on its little
Mell Fell from the ascent of Great Mell
with Place Fell behind
view was spectcular but it was perishingly cold on the top with wind
from Great Mell Fell (click to enlarge)
The descent towards the old rifle range
was just about as steep as I can manage without feeling
kamikaze. Stan, however, has no such inhibitions
and gambolled down the slope like the proverbial spring
cart track with Great Mell Fell behind
We circled round to leave the fell where
we joined it then doubled back along old and rather
muddy cart tracks, emerging near Matterdale End and
another building for Tony to take on as
a project. What made it particularly
exciting for him was that it had its own
decommisioned post box!
I had another minor navigational conundrum; well, ok,
cock-up. I didn’t pay enough attention to the
very fine detail on the map and led us up a false trail.
When I admitted the error, I had to
endure cruel cries of “Bring back Bryan” till
they realised who had the car keys!
suppose I could have concocted a tale of trying to find
the only place on the walk where I could get a photo
of both Mells together!
and Little Mell Fells
found a curiously level and wide
grassy trail that took us back almost to the car. We
wondered for what such a path had been constructed?.
Had I only looked at the map again, the term “Quarry
(dis)” might have been a clue!
was it “Fell’s Belles! Thank You, Mells!”?
This was a lovely walk. The Matterdale valley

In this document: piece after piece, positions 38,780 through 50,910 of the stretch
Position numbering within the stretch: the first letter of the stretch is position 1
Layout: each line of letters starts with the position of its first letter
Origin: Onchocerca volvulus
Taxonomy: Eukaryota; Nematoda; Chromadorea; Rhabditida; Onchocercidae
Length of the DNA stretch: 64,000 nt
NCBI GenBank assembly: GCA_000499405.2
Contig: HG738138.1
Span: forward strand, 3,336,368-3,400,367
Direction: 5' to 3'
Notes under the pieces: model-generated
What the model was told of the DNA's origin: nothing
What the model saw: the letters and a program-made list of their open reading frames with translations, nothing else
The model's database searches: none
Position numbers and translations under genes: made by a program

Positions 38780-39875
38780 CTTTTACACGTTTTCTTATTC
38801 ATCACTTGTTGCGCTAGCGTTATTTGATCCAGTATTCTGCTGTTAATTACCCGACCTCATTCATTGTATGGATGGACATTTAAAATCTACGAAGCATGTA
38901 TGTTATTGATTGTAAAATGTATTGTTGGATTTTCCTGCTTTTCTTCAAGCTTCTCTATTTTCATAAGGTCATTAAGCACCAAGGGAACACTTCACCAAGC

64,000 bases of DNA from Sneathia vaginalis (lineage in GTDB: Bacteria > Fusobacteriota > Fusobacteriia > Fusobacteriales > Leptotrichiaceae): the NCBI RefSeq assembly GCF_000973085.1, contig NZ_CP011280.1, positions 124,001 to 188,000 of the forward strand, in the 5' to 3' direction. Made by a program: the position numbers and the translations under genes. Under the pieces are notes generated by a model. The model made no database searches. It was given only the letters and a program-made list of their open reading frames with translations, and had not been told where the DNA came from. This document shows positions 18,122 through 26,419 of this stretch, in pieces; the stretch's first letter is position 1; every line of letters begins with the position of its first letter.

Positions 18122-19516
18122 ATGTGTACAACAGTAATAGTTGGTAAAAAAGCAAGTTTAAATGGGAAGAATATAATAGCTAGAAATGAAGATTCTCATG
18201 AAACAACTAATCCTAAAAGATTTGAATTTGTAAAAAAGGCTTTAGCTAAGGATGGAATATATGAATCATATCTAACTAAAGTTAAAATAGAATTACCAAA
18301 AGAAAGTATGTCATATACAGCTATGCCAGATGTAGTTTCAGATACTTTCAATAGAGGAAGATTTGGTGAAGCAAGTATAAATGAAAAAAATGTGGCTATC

is very wide and it was almost like walking around a
vast arena where the fells are the stands and we climbed
the north and east stands. The views most everywhere
are superb, particularly over to Blencathra and to the
Helvellyn range but also across to the Far Eastern Fells.
And although the Mells are relatively low, they
are real hills with steep climbs. And if two are
not enough, why not add the southern stand of Gowbarrow?
Or alternatively, if you don’t want the climbs,
just skirt the base of the hills- that would make a superb
yes! I have now completed the Eastern Fells!
6th February 2008
miles (Memory Map)
climbed: 2,395 feet (Memory Map)
Little Mell Fell, Great Mell Fell.
For the latest totals
of the mileages, heights and Lakeland Fells Books Wainwrights see: Wainwrights.
If anyone wants to claim other peaks, please let
me know and I will submit them to the adjudication committee!
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Avoiding the Graupel;
Lyth in the Old Dogs; 22 January
: That's Lyth;
: Tony's Memory Lane;
: Fell's Belles! Thank You Mells?
: The Langdale Skyline and a Fell Race!
An Outbreak of Common Sense;
Askham Fell and the Lowther Estate;
: Thanks to the MWIS
19th March 2008
: High Street and Kidsty Pike but no Fairy
: Prelude to Spring
2nd April 2008
: Spring in Lakeland
6th April 2008
Wet, Wet Sleddale to Mosedale Cottage
10th April 2008
: What's It All About, Tony?
17th April 2008
: The Hidden Mountain
22nd April 2008
: The Bowland CROW
1st May 2008
: High Cup Nick:
The Gurt La'al Canyon
7th May 2008
: Travelling Light
14th May 2008
BskiB08 : Bootski Boys in the Sella Ronda
23rd February - 1st March
Click on the photos for an enlargement or related large
has kindly produced a log of which Wainwrights have
been done by which Bootboy
in the "modern" era, i.e. since the advent
download the Excel file click on Wainwrights.
anyone wants to claim other peaks, please let me know
and I will submit them to the adjudication committee!
This page describes an adventure of BOOTboys, a loose group of friends of mature
years who enjoy defying the aging process by getting out into the hills as
often as possible!
As most live in South Lakeland, it is no surprise that
our focus is on the Lakeland fells and the Yorkshire Dales.
As for the name, BOOTboys, it does not primarily derive from an
item of footwear but is in memory of Big
Josie, the erstwhile landlady of
the erstwhile Burnmoor Inn at Boot in Eskdale, who enlivened Saint Patrick's Day
1973 and other odd evenings many years ago!